Under the Veil of User Privacy, Android 11 Limits 3rd-Party Camera Apps
Read the original post: Under the Veil of User Privacy, Android 11 Limits 3rd-Party Camera Apps
Recently on Google’s dedicated IssueTracker website, a developer stumbled upon a issue feature in Android 11 that focuses on 3rd-party camera applications. Because I don’t speak developer, I’ll attempt to put it all as plainly as possible.
Right now on builds of Android that aren’t Android 11, when an application calls on a camera app to be used, the user has a choice of which camera app it uses, so long as a 3rd-party camera app is installed on the phone. In Android 11, the user’s option of choosing has been removed. Initially thought to be a bug, it was later confirmed by Google engineers that this move was made intentionally, citing user privacy.
While this makes the handling of the not very common case mentioned here more complicated, we believe it’s the right trade-off to protect the privacy and security of our users.
Note, apps like Snapchat and Instagram use their own built-in camera apps, so this change won’t apply to them.
Beyond that single change, nothing else appears to be getting switched up. For example, users will still be able to download and use 3rd-party camera apps and you’ll also be able to open 3rd-party camera apps via other apps — you just can’t import photos or videos with them.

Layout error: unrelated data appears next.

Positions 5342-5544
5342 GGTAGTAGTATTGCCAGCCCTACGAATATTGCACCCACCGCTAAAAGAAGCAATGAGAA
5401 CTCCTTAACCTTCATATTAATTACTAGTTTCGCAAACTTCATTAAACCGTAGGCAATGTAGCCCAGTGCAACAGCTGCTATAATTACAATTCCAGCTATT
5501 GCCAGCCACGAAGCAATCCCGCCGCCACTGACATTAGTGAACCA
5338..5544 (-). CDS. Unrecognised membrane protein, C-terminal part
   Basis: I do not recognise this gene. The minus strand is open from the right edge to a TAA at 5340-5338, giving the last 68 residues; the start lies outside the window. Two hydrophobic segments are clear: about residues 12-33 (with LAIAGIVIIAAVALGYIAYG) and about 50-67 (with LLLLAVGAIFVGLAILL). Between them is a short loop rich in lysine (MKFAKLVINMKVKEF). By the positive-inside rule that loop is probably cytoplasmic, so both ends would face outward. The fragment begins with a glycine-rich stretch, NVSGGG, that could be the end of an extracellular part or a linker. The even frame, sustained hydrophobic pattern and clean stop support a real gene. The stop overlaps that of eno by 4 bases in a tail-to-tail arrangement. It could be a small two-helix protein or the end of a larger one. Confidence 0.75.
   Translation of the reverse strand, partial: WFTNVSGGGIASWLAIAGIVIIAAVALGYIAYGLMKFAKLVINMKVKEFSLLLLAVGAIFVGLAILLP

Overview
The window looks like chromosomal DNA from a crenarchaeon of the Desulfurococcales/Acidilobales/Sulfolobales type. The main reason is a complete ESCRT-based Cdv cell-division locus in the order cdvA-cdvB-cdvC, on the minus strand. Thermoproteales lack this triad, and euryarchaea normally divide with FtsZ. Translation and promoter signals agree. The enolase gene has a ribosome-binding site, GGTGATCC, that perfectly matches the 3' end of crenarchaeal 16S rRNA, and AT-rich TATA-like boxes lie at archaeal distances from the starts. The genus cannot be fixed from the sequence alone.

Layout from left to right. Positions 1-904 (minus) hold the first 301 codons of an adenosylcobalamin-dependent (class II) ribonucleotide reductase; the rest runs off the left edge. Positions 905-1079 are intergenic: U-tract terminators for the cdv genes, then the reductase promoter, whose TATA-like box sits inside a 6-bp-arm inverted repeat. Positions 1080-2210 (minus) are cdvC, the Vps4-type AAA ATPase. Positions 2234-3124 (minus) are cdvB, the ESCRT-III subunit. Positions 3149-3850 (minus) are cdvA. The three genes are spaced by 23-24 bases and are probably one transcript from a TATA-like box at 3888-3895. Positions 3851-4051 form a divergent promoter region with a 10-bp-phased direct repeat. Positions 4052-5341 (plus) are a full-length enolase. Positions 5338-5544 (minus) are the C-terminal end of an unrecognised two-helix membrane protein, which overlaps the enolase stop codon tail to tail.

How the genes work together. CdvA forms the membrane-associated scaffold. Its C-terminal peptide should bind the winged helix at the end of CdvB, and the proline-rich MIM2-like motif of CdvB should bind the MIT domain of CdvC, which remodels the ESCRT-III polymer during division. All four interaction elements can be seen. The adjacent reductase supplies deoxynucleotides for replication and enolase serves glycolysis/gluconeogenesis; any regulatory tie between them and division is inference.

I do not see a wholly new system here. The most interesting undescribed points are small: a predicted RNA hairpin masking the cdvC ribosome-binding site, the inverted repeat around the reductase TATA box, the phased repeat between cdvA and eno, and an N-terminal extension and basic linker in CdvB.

There’s no shortage of apparent developers inside of Google’s forum saying that this a bad move. They seem to see it as something Apple would do to its users, forcing them to use their in-house camera app, but Google did state that this use case is “not very common.” I can’t say I’ve recently ever tried to use a 3rd-party camera in this sense (back in the days I probably did), but it’s hard to determine how many people will truly be affected by this decision.
There’s also plenty of time for Google to reverse course should they receive enough feedback, but when user privacy and security is mentioned, chances are Google won’t go back.
// Google IssueTracker | The Verge